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An Adoptive Family's Memoir
By Kate Skidmore; Mark Skidmore
Perfect Bound Softcover
About the Author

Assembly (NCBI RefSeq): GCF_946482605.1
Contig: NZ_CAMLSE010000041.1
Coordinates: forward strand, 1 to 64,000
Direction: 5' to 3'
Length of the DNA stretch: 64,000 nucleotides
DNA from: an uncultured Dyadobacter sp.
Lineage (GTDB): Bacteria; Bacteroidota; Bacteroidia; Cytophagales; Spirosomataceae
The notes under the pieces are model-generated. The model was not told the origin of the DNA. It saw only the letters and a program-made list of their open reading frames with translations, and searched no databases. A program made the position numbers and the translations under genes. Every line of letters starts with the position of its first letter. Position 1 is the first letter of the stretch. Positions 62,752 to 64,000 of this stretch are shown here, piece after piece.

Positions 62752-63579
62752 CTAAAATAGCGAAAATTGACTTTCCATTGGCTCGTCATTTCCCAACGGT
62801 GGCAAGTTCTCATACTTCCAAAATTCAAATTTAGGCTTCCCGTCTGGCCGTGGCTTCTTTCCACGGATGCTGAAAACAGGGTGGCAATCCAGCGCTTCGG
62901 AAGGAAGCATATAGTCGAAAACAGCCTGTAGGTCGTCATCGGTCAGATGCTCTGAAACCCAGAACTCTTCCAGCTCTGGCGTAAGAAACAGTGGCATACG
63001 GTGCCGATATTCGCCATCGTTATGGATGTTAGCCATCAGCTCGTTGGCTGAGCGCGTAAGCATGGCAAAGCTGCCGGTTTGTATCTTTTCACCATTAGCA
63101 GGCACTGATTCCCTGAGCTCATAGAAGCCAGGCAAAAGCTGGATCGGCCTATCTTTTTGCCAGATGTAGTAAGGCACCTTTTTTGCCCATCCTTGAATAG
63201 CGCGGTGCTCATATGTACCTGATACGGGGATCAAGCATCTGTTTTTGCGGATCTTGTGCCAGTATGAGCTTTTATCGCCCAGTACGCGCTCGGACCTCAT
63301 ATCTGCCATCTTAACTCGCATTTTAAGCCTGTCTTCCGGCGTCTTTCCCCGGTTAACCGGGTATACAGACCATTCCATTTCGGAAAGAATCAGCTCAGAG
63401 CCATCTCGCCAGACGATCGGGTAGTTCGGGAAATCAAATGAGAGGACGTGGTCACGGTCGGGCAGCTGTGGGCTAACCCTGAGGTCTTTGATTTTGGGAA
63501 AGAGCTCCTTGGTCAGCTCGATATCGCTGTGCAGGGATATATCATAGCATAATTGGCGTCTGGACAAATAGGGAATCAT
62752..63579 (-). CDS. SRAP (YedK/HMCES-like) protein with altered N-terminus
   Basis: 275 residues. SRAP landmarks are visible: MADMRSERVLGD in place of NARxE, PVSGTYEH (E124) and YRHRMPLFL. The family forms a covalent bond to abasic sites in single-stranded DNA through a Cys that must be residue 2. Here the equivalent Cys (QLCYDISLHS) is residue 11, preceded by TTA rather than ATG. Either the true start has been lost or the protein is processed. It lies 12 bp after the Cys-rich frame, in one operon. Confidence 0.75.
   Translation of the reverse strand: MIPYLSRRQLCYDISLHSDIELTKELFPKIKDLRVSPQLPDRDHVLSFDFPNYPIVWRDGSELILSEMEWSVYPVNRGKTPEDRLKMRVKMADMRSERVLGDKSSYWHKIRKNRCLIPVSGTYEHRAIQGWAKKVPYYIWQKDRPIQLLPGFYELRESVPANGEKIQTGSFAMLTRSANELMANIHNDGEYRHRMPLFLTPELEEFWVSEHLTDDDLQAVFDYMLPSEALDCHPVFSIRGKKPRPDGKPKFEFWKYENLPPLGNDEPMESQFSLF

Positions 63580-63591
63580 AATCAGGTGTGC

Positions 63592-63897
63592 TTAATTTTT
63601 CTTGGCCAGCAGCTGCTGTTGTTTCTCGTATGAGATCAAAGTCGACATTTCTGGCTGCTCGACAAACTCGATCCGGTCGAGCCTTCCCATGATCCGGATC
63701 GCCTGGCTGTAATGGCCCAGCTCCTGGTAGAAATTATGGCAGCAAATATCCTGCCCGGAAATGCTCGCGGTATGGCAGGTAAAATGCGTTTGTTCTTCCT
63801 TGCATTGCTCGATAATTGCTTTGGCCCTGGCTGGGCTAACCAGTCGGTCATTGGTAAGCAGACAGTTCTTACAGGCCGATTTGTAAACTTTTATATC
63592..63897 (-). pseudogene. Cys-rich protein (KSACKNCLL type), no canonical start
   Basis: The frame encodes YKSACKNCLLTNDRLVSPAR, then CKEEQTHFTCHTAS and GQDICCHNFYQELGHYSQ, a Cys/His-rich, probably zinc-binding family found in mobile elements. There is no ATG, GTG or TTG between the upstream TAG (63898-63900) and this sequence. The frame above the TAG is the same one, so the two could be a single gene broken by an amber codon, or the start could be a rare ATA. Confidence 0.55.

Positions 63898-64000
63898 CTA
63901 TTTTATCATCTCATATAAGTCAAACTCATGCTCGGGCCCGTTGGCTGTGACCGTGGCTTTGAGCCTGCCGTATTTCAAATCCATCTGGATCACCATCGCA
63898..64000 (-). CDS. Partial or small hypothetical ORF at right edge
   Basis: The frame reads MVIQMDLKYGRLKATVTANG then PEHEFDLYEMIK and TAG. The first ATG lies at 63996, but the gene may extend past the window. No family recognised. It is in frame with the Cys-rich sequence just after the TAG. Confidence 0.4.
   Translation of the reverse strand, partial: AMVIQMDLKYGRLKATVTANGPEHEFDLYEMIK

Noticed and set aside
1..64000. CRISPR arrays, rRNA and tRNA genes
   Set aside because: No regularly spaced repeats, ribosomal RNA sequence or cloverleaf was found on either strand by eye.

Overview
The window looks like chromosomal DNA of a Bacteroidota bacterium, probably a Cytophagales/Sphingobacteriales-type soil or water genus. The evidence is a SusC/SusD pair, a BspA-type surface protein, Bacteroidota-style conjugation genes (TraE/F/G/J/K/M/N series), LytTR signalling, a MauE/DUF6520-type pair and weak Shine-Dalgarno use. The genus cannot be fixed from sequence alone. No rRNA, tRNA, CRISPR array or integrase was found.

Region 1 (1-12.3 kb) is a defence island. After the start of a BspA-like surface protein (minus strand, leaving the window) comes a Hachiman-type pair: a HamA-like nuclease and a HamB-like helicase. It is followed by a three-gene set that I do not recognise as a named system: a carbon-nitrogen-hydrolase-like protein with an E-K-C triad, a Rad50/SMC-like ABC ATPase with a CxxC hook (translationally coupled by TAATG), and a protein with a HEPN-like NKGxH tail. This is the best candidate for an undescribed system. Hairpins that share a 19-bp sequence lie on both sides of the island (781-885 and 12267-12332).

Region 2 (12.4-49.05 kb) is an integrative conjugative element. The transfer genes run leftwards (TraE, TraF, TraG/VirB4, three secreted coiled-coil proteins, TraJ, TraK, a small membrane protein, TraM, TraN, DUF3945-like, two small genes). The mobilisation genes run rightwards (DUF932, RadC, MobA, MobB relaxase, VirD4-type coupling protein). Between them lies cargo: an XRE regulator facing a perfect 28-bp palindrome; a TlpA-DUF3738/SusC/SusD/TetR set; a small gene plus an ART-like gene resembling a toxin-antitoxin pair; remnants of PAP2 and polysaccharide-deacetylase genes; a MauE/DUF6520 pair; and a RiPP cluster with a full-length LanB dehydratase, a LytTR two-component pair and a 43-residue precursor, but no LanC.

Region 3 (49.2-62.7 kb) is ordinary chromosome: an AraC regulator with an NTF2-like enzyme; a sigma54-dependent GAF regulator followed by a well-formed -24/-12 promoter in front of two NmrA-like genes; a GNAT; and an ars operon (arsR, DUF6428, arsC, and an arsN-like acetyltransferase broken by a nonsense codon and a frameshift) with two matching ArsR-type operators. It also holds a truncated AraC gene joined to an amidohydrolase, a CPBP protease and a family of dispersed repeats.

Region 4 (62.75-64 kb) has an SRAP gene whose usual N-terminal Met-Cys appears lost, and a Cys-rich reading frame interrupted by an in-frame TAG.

We were not pursuing adoption when we came across a picture on my sister's bulletin board. In the picture were two little girls sitting in a toy car. The picture, though cute, did not initially pull me in, but as the day wore on, there was a pressing in of one simple question. "What about you?" Six months later, we were on a plane heading for Uganda with $12,000 sewn in on the insides of our shirts!